On the release of his first track from his debut album, I caught up with creative powerhouse Jack Tracy to talk break-ups and moving on.
Why was this the right time to create a debut album?
It’s always been on my list. I was a huge collector of albums when I was growing up - CDs at that time - and I loved listening to albums from front to back, imagining a stage show. When I started Necessary Outlet Productions and decided to do everything I’d ever dreamt of doing, I was already 31. I started with writing, directing, and acting, but at the same time I did a little dance tribute to Janet Jackson where I also sang some of her hits. It was fun, but I didn’t really have the right equipment to get the song mixes right on my own.
Learning from that experience, and making connections with sound engineers through recording songs for my web-series History, I decided I now had enough of a base of knowledge to really give it a whirl. Also, my music comes with a dance spectacle, so I need to get it done before my knees start to give out!
What was the creative process like for the album?
I wrote two of the tracks over five years ago. Even before I started creating content for distribution, I would do it as a hobby. I would mix little tracks on some cheap equipment and see how far I could push it. Two of those songs I loved so much that I wanted to recreate with real production value.
The rest of the tracks come from doing my web-series History. In the second season, I really didn’t want to screw around with music licensing so I learned how to make my own basic beats. Those beats then became the skeletons for music on Older, which took a few months to flesh out.
Most of the songs were written over three or four months, as I was editing other projects - usually on a mental break. However, Worst Way was an idea I had right when we finished recording, so I whipped that one up quickly to add before we moved into mixing.
The fist single, Satisfaction, is a break-up song? Was it helpful to use your creative outlets to work through that pain?
There’s not a single thing that I write that isn’t directly connected to something that I’ve gone through. It’s the only way I know how to write honestly, and in a way that connects with people. Even if I mutate it into something else, there’s a kernel of myself and my experiences in everything.
Satisfaction isn’t so much a break-up song, it’s more of a I’ve-said-what-I-had-to-say-and-I’m-not-going-to-keep-fighting-with-you-go-away song. People love drama, it fuels them, and there’s no greater satisfaction than denying someone your participation in that.
The specific situation this references is old and cold - I worked through that in History - but the emotions are powerful and memorable and a constant source of content.
The choreography in the video for Satisfaction looks complicated - did it take you long to nail it?
I choreographed it! I am first and foremost a dancer, and this is my first real piece of choreography. The way I do it is often very connected to lyrical content, I think of moves to do on key lyrics, and then connect the dots.
For Satisfaction, I booked a studio for five hours and just hashed it out over and over until it looked right. I put the dancers through hell, because to get this dance right you have to know the song inside and out.
How does the narrative of the album Older, connect with the narrative of your web-series History?
History and Older, and most of what I do, is all about introspection. Taking a step back to look at your life, look at your patterns, and try to learn something.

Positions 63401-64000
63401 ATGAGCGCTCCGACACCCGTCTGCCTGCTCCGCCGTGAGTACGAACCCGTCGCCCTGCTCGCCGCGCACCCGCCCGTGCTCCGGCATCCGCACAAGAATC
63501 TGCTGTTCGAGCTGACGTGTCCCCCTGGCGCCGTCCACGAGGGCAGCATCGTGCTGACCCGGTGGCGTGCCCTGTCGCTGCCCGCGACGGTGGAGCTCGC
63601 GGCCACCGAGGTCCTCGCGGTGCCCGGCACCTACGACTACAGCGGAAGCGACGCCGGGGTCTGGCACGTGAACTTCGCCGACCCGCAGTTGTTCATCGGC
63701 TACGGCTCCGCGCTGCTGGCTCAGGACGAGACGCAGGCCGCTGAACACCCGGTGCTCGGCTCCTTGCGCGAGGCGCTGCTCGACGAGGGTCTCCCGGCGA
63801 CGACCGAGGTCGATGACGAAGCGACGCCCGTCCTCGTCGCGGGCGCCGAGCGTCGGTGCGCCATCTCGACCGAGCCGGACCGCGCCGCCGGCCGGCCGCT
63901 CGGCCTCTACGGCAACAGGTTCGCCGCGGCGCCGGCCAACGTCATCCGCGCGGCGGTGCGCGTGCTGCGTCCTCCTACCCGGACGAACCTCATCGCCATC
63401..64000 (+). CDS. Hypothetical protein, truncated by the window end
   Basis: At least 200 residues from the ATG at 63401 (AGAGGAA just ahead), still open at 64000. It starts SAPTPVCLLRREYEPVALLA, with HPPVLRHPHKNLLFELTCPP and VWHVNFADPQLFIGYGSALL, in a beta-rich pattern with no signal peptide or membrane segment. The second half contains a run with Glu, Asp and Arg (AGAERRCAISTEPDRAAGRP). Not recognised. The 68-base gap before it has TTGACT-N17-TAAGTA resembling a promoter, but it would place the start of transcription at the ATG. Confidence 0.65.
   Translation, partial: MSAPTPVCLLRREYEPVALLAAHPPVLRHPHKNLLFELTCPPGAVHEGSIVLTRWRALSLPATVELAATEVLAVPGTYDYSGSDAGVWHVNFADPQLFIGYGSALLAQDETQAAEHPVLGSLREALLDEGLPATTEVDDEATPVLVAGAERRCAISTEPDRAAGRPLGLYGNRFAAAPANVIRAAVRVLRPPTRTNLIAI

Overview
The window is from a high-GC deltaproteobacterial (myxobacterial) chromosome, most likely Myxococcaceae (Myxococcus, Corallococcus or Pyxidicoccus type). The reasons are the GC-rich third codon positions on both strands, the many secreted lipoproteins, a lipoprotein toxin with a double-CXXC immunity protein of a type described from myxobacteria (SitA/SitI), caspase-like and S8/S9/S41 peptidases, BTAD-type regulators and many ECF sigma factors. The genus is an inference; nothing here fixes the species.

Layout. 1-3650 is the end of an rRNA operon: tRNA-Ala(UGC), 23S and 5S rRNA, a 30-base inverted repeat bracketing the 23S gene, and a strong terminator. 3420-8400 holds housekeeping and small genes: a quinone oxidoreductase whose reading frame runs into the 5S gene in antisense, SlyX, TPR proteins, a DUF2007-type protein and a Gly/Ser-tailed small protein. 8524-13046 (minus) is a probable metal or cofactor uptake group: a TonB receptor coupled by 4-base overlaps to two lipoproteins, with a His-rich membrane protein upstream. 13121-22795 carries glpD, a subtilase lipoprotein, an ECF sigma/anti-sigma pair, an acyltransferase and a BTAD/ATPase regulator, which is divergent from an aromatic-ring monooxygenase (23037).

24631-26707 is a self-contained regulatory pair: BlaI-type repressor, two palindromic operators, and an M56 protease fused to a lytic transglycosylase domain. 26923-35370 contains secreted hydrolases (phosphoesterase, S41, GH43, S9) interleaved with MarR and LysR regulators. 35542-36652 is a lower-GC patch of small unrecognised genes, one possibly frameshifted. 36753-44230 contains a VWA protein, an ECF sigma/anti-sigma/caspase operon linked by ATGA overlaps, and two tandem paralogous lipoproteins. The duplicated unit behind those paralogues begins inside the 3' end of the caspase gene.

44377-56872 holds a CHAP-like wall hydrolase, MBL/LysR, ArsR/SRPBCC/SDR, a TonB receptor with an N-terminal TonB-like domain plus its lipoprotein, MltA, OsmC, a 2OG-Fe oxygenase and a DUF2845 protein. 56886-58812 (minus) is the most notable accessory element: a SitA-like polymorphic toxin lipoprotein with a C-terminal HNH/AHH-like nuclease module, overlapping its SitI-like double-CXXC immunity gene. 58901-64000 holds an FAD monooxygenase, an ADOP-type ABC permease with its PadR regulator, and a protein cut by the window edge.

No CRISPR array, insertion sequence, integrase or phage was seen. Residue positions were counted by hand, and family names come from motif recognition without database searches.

History does that by juxtaposing the past and the present, to let the audience figure it out as the main character figures it out. Older does it by reminiscing, by regretting, by vindicating - Older is the reckoning of a life of introspection
What next for Jack Tracy?
Perform, perform, perform. This album screams for a high octane dance-fuelled concert. I hopefully have a few Pride gigs coming, to start working it out and building my audience, but I hope to get on the road with Older.
I’m also running my comedy series Big Law through the festival circuit - we just premiered at the Big Apple Film Festival. I’m about to start crowd-funding for season three of History. I’m finishing editing my first movie, Snowflake. I’m also writing my next web series, a movie, and a children’s book.
I’m just going to keep showing the world what I’ve got and wait for that big break.
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The men of Edgar Murillo
I caught up with artist Edgar Murillo to admire the men that have been inspiring his work.
When did you discover and begin to explore your passion for art and illustration?
I discovered it from birth. I was born deaf and it was difficult for me to communicate with my family, so I used papers and pencils to draw to be able to communicate something. I draw every day, and I’m very happy.
How would you describe your style of illustration?
Honestly, I don’t know what my style is – I draw different types of drawings and I keep making more drawings with new styles. The important thing is that people like it a lot.
Who are some of your heroes or artistic inspirations?
SilverJow, Kimjunggius, and Nesskain – you must follow him!
Are the men you draw hyper-masculine?
Yes – I’m a pogonophile – I love furry!
The inspiration comes from my imagination, friends, movies, and social networks. The majority of men that I draw are from Barcelona, others from America.
Do you accept commissions?
Not yet. I’m focused on making movies, and several other projects.
What do you expect people to feel when they look at your work?
Hypnotised! Some people have told me that they find my drawings arousing.
“I was walking straight into a trap…”
“I was now earning £12 per day…”
“I wasn’t about to crawl back into the closet…”
“I felt like I had turned a corner…”
How do you masturbate?
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